The structural roll bar is produced with a carbon-fiber tape material. It provides the required stiffness and strength.
This is the Rinspeed BamBoo concept car. The roof is inflatable and is designed to be removed and used when you hit the beach as an air mattress.
The Rinspeed Inc. (rinspeed.com) BamBoo concept car—an electric vehicle powered by a 54-kW motor from the Fräger Group (fraeger-gruppe.de) that’s claimed to move the 1,090-kg vehicle to a top speed of 120 km/h—does contain small amounts of bamboo (a thread used on the interior is made with it). But by in large, it is made out of a variety of other materials, such as steel for the chassis and composites for the body and aluminum for the wheels.
One of the suppliers is Ticona (ticona.com), which provided a variety of materials to Rinspeed for the car. Included:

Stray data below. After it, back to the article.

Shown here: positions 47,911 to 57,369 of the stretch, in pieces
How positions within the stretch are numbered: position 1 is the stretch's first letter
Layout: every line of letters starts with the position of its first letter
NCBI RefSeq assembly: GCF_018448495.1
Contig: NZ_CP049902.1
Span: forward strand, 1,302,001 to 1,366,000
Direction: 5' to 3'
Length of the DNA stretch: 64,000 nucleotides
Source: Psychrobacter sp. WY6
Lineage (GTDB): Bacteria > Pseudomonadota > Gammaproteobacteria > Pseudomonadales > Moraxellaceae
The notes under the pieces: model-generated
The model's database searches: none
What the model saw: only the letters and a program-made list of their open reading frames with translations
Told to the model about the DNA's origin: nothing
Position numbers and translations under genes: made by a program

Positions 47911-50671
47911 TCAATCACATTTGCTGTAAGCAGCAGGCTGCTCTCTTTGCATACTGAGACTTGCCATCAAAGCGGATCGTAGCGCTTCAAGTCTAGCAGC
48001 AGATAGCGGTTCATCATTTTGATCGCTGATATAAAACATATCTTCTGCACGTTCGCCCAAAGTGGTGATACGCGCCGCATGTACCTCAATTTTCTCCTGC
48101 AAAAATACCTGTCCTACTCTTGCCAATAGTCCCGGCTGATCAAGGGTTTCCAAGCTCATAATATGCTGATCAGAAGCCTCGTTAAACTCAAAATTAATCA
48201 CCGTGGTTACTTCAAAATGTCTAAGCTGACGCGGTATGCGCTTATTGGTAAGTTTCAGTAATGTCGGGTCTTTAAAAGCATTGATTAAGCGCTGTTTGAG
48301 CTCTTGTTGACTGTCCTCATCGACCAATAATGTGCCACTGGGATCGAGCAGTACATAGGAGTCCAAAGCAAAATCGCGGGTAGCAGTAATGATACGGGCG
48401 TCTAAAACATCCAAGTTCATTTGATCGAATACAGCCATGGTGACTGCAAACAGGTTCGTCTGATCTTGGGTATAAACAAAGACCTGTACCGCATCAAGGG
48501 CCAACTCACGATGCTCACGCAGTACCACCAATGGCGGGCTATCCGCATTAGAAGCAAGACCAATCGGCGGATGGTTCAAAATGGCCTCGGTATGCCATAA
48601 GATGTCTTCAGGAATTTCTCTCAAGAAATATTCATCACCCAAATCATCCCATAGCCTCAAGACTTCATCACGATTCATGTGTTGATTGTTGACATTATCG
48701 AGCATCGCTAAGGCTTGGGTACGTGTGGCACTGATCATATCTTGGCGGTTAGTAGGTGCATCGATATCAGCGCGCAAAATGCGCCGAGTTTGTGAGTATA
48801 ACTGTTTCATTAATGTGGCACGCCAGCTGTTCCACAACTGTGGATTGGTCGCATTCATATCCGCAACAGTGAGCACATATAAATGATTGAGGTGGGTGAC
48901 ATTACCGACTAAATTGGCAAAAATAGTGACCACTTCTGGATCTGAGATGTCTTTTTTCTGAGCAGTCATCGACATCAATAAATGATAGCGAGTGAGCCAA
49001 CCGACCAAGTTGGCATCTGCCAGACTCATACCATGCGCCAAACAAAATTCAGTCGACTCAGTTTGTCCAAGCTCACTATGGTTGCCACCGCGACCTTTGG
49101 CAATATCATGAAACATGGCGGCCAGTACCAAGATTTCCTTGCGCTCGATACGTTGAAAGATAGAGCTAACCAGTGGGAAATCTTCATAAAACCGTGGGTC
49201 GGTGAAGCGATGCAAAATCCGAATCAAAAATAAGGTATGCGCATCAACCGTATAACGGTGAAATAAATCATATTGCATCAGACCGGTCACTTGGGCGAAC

• A 20-mm wide, 70% glass polypropylene continuous fiber tape. It is used for the underbody and wheel wells. (Material: Celstran CRF-TP PP GF70)
• A 60% glass polyoxymethylene copolymer (Hostaform POM) tape used to mold the instrument panel covers and door sills. (Material: Celstran CFR-TP POM GF60)
• A 60% carbon fiber (Fortron) polyphenylene sulfide tape. Used for the tail gate and structural roll bar. This roll bar is of considerable interest in that a comparable aluminum roll bar would, according to Ticona, weigh 20% more and a steel one 50% more. (Material: Celstran CFR-TP PPS CF60)
• A metal-effect polymer used on various components (e.g., steering wheel; roof pole) to provide a shiny surface without painting. (Material: Hostaform MetaLX POM)
While the BamBoo is likely not to become a production vehicle anytime soon—heck, anytime, period—it is interest-ing to note that Rinspeed worked with a variety of suppliers, ranging from wheel supplier AEZ (aez-wheels.com) to Weisbrod (weisbrod-zuerrer.ch), a Swiss fabric company, so chances are elements will be seen on the road.